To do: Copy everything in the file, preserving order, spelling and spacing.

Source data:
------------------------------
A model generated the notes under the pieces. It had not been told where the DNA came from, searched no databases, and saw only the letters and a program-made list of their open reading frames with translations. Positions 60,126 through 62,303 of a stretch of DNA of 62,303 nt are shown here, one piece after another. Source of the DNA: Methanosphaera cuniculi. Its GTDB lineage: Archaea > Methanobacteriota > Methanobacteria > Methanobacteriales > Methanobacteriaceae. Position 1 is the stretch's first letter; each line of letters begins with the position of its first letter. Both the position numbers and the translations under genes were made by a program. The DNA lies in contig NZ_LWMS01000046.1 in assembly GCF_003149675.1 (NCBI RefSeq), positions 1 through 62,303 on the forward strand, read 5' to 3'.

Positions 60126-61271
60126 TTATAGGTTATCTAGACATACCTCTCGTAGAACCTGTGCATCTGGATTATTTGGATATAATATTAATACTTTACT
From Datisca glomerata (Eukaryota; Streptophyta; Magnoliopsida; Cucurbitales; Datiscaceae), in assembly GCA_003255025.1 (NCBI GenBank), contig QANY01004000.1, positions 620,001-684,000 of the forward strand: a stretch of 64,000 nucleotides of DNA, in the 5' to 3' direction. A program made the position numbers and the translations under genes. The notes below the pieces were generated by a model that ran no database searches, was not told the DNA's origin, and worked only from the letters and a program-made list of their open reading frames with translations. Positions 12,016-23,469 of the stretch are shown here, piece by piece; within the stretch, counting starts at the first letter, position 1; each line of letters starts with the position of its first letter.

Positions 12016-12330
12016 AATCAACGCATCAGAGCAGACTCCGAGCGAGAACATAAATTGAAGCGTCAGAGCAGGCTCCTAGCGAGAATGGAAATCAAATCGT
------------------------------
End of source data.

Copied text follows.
A model generated the notes under the pieces. It had not been told where the DNA came from, searched no databases, and saw only the letters and a program-made list of their open reading frames with translations. Positions 60,126 through 62,303 of a stretch of DNA of 62,303 nt are shown here, one piece after another. Source of the DNA: Methanosphaera cuniculi. Its GTDB lineage: Archaea > Methanobacteriota > Methanobacteria > Methanobacteriales > Methanobacteriaceae. Position 1 is the stretch's first letter; each line of letters begins with the position of its first letter. Both the position numbers and the translations under genes were made by a program. The DNA lies in contig NZ_LWMS01000046.1 in assembly GCF_003149675.1 (NCBI RefSeq), positions 1 through 62,303 on the forward strand, read 5' to 3'.

Positions 60126-61271
60126 TTATAGGTTATCTAGACATACCTCTCGTAGAACCTGTGCATCTGGATTATTTGGATATAATATTAATACTTTACT
From Datisca glomerata (Eukaryota; Streptophyta; Magnoliopsida; Cucurbitales; Datiscaceae), in assembly GCA_003255025.1 (NCBI GenBank), contig QANY01004000.1, positions 620,001-684,000 of the forward strand: a stretch of 64,000 nucleotides of DNA, in the 5' to 3' direction. A program made the position numbers and the translations under genes. The notes below the pieces were generated by a model that ran no database searches, was not told the DNA's origin, and worked only from the letters and a program-made list of their open reading frames with translations. Positions 12,016-23,469 of the stretch are shown here, piece by piece; within the stretch, counting starts at the first letter, position 1; each line of letters starts with the position of its first letter.

Positions 12016-12330
12016 AATCAACGCATCAGAGCAGACTCCGAGCGAGAACATAAATTGAAGCGTCAGAGCAGGCTCCTAGCGAGAATGGAAATCAAATCGT